ST. HELENA, CALIF. — Northern California's wine country was on fire again Monday as strong winds fanned flames in the already scorched region, prompting evacuation orders involving more than 50,000 people.
The new fires erupted Sunday in the famed Napa-Sonoma wine region and in far Northern California's Shasta County, forcing hasty evacuations of neighborhoods.
Flames engulfed the distinctive Chateau Boswell Winery north of St. Helena, The Black Rock Inn in the small community of St. Helena and multiple homes in the city of Santa Rosa, the San Francisco Chronicle reported. Residents of a senior home were among those evacuated.
The Adventist Health St. Helena hospital suspended care and transferred all patients elsewhere, according to a statement on its website.
The wine country inferno began with the Glass Fire at 3:50 a.m. Sunday and two subsequent fires merged with it, burning 17 square miles as of early Monday, according to the California Department of Forestry and Fire Protection, or Cal Fire. More than 8,500 homes and other buildings were threatened.
The wine country has been scarred by terrible fires in recent years, including the 2017 Tubbs Fire that killed 22 people and destroyed more than 5,600 homes and other buildings.
Numerous studies in recent years have linked bigger wildfires in America to global warming from the burning of coal, oil and gas, especially because climate change has made California much drier. A drier California means plants are more flammable.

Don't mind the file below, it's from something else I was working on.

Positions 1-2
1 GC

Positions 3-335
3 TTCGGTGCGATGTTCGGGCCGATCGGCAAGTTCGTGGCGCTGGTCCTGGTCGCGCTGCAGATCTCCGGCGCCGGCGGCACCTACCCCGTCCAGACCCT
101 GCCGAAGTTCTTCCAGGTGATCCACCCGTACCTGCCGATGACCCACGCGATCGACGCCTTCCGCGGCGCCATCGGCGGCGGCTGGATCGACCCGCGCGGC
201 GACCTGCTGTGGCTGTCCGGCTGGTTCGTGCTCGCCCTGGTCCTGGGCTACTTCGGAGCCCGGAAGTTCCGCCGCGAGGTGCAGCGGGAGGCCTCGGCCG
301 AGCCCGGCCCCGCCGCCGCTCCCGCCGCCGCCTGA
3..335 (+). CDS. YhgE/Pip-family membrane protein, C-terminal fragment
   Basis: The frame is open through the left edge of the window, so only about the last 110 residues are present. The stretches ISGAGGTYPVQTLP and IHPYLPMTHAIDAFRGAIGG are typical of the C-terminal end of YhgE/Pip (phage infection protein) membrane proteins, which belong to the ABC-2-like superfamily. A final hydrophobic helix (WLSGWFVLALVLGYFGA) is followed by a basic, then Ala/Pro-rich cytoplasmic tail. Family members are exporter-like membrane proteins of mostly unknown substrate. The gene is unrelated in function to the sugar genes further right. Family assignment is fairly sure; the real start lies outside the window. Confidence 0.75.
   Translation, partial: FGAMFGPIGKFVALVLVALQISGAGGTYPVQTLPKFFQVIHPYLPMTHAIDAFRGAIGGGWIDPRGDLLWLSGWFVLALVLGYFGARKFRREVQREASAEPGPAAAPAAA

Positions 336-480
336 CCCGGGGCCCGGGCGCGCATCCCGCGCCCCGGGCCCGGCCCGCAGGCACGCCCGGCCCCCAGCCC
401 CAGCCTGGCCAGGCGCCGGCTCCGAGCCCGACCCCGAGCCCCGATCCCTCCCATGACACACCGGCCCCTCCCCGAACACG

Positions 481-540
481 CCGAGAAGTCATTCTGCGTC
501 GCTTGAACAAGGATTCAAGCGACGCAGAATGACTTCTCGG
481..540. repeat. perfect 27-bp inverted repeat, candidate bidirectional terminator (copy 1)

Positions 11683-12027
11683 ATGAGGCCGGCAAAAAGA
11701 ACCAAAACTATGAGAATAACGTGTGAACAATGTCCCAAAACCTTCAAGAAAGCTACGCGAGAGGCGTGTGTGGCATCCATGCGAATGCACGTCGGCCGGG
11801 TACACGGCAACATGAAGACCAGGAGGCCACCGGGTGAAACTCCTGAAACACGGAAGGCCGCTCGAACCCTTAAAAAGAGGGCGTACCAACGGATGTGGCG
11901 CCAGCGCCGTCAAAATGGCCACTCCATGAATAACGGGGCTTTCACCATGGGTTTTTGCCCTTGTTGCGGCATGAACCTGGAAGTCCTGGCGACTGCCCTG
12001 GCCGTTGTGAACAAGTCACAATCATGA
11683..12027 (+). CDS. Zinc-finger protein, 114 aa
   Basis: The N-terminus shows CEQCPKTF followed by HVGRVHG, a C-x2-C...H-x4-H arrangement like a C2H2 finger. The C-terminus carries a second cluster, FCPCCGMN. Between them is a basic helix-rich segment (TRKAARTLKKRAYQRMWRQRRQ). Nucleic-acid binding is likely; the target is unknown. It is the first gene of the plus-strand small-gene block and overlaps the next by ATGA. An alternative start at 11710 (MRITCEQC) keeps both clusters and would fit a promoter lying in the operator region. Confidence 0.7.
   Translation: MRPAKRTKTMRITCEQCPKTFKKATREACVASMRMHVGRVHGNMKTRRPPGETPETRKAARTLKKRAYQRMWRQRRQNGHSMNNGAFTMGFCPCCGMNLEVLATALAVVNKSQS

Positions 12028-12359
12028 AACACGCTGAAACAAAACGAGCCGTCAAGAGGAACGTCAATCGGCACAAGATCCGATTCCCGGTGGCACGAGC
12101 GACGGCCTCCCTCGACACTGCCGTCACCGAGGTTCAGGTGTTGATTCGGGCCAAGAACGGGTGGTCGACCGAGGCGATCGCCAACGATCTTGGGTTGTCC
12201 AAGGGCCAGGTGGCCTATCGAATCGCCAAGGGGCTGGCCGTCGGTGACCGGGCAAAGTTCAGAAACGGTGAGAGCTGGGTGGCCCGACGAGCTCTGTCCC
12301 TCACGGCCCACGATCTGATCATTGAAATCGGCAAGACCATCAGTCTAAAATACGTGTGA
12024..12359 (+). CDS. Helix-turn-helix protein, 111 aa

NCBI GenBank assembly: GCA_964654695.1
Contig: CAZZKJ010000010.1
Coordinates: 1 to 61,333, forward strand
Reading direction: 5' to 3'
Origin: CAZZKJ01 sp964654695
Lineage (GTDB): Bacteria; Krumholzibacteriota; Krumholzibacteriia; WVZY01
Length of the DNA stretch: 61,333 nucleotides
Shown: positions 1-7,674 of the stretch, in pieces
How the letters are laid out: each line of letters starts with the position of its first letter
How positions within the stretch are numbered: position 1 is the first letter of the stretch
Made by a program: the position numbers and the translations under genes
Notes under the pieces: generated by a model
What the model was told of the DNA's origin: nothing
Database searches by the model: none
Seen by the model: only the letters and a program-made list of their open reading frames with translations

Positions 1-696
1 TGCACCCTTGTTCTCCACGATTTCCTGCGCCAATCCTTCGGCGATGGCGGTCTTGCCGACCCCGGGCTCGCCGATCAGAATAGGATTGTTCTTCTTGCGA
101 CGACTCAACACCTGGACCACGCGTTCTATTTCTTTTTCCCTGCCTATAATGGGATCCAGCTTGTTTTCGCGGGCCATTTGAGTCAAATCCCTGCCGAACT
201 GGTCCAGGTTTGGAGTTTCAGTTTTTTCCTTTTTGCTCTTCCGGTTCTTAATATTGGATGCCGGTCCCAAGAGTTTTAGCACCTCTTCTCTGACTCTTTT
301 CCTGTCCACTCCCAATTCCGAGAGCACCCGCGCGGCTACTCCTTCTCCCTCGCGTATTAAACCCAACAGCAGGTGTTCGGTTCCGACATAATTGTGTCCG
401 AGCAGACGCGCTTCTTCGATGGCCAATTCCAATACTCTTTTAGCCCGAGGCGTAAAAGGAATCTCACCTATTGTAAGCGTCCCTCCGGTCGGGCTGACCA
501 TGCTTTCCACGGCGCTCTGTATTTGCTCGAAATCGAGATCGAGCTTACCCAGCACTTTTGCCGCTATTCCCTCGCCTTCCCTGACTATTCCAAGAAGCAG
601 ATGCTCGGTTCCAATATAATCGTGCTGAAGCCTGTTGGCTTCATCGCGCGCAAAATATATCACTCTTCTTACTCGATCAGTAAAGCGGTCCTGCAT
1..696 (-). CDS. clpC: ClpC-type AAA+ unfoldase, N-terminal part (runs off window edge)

Evacuations were also ordered in Shasta County as the Zogg Fire spread over 23 square miles. Residences are widely scattered in the forested area, about 10 miles southwest of the city of Redding in a region torched just two years ago by the massive and deadly Carr Fire — infamously remembered for producing a huge tornado-like fire whirl.
The causes of the new fires were under investigation.
The fires erupted as a giant ridge of high pressure settled over the West, producing powerful gusts blowing from the interior toward the coast while slashing humidity levels and raising temperatures, making vegetation ready to burn.
During the weekend, Pacific Gas & Electric turned off electricity to targeted areas where the winds raised the potential for arcing or other power equipment damage that could spark new fires. The utility's equipment has caused previous disasters, including the 2018 Camp Fire that devastated the Sierra Nevada foothills town of Paradise and killed 85 people.
So far this year, more than 8,100 California wildfires have scorched 5,780 square miles, destroyed more than 7,000 buildings and killed 26 people.
Most of the losses occurred after a frenzy of dry lightning strikes in mid-August ignited a massive outbreak of fires.
Fire worries were also developing Monday across Southern California although it was unclear how strong predicted Santa Ana winds would be. Heat and extreme dryness were expected to be problematic nonetheless.
Conditions were also hot, dry and windy in parts of Arizona, where the Sears Fire in Tonto National Forest north of Phoenix has grown to more than 14 square miles since it erupted Friday afternoon. Authorities reported zero containment.